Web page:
Utpal Borpujari

April 5, 2010

Country’s first electronic media archive taking shape

The Nehru Memorial Museum & Library (NMML), one of the biggest repositories of books and periodicals in the country housed in the capital’s Teen Murti complex, has taken up an ambitious project to develop what would be the country’s first electronic media archive. While both Doordarshan and All India Radio have their own archives, there is no archive for electronic news encompassing various channels, even while newspapers and periodicals are getting methodically archived in more than one organisation countrywide. NMML director Mridula Mukherjee, who is spearheading the project, talks to Deccan Herald’s Utpal Borpujari on why there is the need for such an archive:

What is the idea behind the move to set up the electronic media archive?

If you are looking for a newspaper of, say, 14th of January, 1932, you will get it either in NMML, the National Library of some other place. But if you are looking for the main news of Doordarshan of 27th August, 2001, you will not get it anywhere for public access. There is no archive for electronic media news, and that is why the need was felt to set up one.

How will such an archive help people?

Even though public opinion is being increasingly modulated by television, there is no archive for anyone who wants to access them later. It’s an information black hole that is being created. It is about preservation of historical records based on audio-visual news. People will be able to use the archive for academic analysis.  But we are archiving them only from the present times, and not going into the past bulletins.

How is NMML approaching the project?

Archiving is not selective storage or access. Even if the TV channels are archiving their news, it is for their own usage. The government’s electronic media monitoring centre is already downloading almost all the channels, but they do it only for monitoring the content. As a pilot project, we will have one terabyte of information comprising four major channels – DD, Star News, NDTV and Zee News – as a test case.

Are you coordinating with the various channels?

We are undertaking a study of archival practices of various channels, as we want to be first sure what they are doing. We have information that the archiving by channels is very random and selective. There is no system with most of the channels of even preserving the most important bulletin of the day. We know that we cannot be the answer to this lack of archiving. The idea is that we want to intervene in this scenario by asking these questions, doing the survey and the pilot. We want to be clear that we are not setting up a monitoring system. We are purely archiving. The idea is to spread the message to people to be conscious of their own records. Maybe from this can emerge a national repository, just as all publishers are supposed four copies of all books to the National Library. Each news channels should have some obligation to preserve one or two bulletins every day.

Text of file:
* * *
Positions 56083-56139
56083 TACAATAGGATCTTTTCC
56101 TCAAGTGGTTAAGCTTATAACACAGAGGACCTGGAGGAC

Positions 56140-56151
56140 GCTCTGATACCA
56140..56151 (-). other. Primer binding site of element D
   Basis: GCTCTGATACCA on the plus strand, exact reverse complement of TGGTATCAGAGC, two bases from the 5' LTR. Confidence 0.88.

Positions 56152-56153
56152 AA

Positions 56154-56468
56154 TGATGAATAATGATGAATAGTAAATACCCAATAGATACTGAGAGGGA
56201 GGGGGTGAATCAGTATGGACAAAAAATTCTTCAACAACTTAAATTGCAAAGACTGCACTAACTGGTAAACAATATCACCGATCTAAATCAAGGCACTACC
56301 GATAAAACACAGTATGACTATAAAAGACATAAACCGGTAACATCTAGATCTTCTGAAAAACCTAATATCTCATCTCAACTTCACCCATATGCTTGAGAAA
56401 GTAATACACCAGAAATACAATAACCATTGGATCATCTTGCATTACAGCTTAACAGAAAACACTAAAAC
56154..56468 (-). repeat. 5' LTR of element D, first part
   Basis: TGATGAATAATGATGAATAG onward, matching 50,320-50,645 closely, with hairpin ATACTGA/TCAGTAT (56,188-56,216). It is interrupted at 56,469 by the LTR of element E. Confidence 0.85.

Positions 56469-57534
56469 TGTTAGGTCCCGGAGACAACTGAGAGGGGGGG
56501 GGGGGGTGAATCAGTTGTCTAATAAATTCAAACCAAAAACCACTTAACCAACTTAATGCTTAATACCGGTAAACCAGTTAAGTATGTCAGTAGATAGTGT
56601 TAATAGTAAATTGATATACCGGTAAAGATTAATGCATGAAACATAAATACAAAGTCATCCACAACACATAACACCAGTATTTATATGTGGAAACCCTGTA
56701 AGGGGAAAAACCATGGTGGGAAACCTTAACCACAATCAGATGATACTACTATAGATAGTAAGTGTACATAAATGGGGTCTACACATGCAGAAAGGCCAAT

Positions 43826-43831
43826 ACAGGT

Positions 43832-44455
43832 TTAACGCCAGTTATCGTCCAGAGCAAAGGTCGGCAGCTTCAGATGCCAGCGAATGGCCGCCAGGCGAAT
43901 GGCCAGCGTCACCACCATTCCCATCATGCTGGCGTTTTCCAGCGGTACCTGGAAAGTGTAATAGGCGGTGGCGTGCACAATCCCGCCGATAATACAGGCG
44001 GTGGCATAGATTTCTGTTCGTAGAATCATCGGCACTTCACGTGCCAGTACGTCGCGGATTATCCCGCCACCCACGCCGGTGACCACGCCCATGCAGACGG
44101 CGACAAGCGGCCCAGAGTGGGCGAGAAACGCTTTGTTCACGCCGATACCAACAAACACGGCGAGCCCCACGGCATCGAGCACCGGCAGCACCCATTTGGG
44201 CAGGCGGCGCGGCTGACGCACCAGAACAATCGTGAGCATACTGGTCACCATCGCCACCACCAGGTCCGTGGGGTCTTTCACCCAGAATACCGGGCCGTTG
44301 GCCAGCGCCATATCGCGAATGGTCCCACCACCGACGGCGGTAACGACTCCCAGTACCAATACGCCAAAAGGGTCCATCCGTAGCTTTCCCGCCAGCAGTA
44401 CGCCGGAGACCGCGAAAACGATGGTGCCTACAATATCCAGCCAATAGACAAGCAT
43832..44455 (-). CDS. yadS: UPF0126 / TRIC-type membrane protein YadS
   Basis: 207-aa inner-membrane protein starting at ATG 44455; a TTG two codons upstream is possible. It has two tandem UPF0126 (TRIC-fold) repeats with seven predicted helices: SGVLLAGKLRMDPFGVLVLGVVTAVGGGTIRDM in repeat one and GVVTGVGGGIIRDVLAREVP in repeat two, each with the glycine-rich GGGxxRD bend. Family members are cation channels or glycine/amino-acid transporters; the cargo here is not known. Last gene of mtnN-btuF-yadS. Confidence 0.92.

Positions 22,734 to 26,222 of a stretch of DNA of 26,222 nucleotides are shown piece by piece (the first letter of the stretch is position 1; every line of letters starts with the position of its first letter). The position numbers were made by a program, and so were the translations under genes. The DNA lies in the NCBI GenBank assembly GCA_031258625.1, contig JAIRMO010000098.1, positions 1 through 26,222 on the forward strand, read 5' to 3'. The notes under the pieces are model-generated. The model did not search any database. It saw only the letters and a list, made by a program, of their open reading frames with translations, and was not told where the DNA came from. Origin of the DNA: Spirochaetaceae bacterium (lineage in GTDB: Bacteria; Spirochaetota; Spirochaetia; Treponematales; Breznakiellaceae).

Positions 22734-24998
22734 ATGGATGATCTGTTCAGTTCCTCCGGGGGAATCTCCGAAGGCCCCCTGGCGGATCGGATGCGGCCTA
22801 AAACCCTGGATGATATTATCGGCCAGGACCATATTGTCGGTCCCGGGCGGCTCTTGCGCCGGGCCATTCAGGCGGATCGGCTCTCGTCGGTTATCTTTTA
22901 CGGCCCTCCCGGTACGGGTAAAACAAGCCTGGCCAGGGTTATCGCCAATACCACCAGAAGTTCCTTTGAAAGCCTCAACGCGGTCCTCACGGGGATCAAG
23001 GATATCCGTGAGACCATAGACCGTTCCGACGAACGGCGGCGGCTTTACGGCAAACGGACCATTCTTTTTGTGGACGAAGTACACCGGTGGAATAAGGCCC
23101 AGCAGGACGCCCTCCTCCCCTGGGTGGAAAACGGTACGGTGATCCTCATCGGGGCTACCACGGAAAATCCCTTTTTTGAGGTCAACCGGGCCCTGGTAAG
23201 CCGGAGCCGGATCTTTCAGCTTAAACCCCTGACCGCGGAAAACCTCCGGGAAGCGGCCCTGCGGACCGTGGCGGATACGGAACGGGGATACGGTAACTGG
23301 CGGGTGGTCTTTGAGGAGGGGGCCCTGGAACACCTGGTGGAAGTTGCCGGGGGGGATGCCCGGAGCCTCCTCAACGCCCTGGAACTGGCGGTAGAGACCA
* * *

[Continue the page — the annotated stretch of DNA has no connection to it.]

Why have you chosen only a few channels for the project?

While the desirability is there to archive all, there are so many complications that we don’t want to take the plunge fully. We want to first understand preservation and archiving practices by media houses. We have to decide on standardization of downloading. We cannot keep on increasing the storage space infinitely. There is also the issue of copyright. The pilot project will look at the response from the channels, and what orientation the process should take.

What about audio-visual documents that are outside the realm of news?

We are also buying documentaries related to social issues, with the view of turning NMML into a repository of documentaries from all over the country. We are in touch with a large number of organisations that are dealing with documentary film distribution. We plan to put them up not as film material but as research material. These films will be viewed by users as historical resource for the academic community. For example, most people don’t even know about films made by the Sahitya Akademi. We have bought all their films.

How will people access all this?

The idea is to set up a multimedia library. We want to put up all the digitalized films and tapes onto a server available through LAN to the library users, as a kind of a network access server for clients. We are calling it a pilot project since we still do not know what kind of people will use these materials, as we don’t have the experience of handling such audio and video materials so far. There will be a system authenticating the person who is going to access them and what are the kind of things they are looking for. We will take feedback to fine tune and make it user friendly. This is part of a huge digitalisation project involving manuscripts and newspapers and later even books.

(Published in Deccan Herald, www.deccanherald.com, www.deccanheraldepaper.com, 04-04-2010)

http://www.deccanherald.com/content/61933/countrys-first-electronic-media-archive.html

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